02 Sep What Is Hot Yoga?
To the new yogi, the phrase “hot yoga” can bring a pretty distinct image to mind: a room full of sweaty bodies contorting into difficult shapes and postures.
Sure, the thought alone can be quite intimidating but there’s more to hot yoga than just one style of practice. Heck, once we break it down, you might even find that there’s a perfect style for you!
So when did hot yoga start? We track hot yoga back to the 1970’s when Bikram Choudry first started using heaters in his yoga room. This experiment was finessed to 40ºC with 40% humidity and developed into the Bikram method hot yoga that’s widespread today. Bikram is a series of 26 postures and two breathing exercises that are performed in the same sequence in every class.
Since Bikram’s hot yoga style first erupted in Hollywood, many other styles have adopted studio heating to their practice. So why add heat?
Working in a heated room elevates the heart rate, which, in turn, makes the body work harder. The increased external temperature causes the body to sweat, which is believed to help “detoxification” by flushing toxins from the skin. The heat also helps the body move deeply and safely into the postures. Essentially, hot yoga is a more “intense” or “work out” style class, designed for individuals who want to develop strength and flexibility while achieving a cardiovascular workout.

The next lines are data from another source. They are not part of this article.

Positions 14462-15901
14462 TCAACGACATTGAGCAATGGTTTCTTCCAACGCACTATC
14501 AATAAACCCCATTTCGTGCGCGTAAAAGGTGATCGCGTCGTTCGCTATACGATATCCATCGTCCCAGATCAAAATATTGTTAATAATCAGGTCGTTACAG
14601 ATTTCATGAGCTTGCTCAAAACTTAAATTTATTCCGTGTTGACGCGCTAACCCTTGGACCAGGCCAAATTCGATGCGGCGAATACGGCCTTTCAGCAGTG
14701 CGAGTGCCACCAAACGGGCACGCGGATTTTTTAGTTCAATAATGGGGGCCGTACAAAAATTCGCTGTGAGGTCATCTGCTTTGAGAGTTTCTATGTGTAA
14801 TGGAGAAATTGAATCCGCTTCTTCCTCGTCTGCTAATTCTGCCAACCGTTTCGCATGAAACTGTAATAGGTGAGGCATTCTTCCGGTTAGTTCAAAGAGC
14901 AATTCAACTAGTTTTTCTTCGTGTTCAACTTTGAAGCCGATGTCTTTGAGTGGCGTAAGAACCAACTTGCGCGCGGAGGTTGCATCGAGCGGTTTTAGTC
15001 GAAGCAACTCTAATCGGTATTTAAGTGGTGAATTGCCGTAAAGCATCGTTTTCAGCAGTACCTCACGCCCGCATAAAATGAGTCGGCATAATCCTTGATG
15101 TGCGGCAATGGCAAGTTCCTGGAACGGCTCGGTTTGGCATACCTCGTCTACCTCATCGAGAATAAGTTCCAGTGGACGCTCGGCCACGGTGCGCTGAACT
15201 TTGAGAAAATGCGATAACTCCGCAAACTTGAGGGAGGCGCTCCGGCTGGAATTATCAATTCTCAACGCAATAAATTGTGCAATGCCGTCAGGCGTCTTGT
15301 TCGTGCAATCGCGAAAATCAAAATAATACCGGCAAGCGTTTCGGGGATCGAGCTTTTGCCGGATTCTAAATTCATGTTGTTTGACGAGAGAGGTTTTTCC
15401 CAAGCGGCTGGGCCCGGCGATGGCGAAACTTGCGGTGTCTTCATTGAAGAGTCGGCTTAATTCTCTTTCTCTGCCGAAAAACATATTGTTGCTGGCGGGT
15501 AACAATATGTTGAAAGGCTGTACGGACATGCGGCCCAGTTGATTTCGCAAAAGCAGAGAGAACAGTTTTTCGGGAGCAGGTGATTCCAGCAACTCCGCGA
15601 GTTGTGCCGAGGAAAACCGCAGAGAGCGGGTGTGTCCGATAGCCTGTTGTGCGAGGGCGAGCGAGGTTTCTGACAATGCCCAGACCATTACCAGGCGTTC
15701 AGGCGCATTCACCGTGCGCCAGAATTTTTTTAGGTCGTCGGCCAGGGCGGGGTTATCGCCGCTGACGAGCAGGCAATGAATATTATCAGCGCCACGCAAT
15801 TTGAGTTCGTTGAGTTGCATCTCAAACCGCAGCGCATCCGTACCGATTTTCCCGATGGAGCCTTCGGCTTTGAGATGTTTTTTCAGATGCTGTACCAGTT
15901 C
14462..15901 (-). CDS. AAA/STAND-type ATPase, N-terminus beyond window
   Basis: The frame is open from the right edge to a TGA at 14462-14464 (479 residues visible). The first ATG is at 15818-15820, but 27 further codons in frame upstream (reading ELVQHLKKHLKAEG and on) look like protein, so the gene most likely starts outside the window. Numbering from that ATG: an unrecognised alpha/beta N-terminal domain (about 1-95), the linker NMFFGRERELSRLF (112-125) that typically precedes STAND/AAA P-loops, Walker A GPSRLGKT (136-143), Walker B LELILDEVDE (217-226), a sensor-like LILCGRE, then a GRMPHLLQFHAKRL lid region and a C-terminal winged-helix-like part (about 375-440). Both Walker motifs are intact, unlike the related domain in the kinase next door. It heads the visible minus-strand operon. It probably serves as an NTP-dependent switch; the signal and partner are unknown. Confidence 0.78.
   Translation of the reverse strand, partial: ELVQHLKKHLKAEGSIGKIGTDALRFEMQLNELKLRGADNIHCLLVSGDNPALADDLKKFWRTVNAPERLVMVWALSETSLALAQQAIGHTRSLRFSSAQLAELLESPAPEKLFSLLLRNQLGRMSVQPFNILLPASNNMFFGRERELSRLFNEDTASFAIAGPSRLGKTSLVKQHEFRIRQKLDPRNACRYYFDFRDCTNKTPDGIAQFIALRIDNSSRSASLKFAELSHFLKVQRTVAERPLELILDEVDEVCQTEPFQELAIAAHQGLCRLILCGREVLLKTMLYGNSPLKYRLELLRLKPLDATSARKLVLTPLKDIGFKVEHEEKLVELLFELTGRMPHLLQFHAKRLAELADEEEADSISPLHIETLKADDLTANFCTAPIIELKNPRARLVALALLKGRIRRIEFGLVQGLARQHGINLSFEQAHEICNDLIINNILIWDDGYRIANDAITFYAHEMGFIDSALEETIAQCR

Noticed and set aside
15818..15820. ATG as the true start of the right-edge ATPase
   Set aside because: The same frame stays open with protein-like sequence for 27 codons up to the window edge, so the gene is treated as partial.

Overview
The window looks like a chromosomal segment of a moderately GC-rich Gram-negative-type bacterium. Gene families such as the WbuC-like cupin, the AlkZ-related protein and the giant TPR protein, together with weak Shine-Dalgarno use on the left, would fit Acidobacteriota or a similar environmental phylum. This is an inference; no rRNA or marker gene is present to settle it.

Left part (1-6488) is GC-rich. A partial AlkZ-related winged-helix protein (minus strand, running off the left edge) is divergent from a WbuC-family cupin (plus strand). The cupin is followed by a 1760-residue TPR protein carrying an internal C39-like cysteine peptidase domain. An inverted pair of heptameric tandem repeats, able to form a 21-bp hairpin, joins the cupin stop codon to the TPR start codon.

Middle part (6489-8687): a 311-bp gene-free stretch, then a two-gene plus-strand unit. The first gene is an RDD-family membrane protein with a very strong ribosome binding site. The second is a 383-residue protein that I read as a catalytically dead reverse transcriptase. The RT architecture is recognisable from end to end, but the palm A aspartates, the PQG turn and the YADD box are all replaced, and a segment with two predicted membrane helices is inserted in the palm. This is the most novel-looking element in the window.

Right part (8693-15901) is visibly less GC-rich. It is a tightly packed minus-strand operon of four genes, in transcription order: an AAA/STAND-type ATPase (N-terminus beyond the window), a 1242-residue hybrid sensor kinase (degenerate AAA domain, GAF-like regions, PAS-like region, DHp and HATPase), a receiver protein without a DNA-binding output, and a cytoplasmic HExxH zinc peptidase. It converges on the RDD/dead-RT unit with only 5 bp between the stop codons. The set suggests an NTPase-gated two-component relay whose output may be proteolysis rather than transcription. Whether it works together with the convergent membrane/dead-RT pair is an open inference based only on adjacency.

Another widespread style of hot yoga is “Power Yoga”, as created by Baron Baptiste. Power Yoga is a Vinyasa style class, taking influence from Iyengar, Ashtanga, Raja and Bikram yoga styles. Power Yoga has a physical focus, working stamina, strength, flexibility and endurance.
We hear you asking, “So, what are Heated Vinyasa classes?” At Power Living we offer a range of class styles including our signature hot yoga class – P.L.A.Y. Vinyasa (Heated). This class is heated to 32ºC and is sweaty, dynamic and intensely satisfying. It is the perfect place to step up and expand both the mind and body. We believe that the use of fire (or heat) is an experience of burning through the hardened exterior layers of the self, casting aside doubt and desire to set your being free.
Heated Vinyasa classes flow between postures, moving with the breath. Class sequences are free flowing and unique, with each facilitator bringing their own influence into the class.
Whether you love or hate the heat, the best way forward is to give it a try and find the best option for you. As always, consult a doctor before starting hot yoga.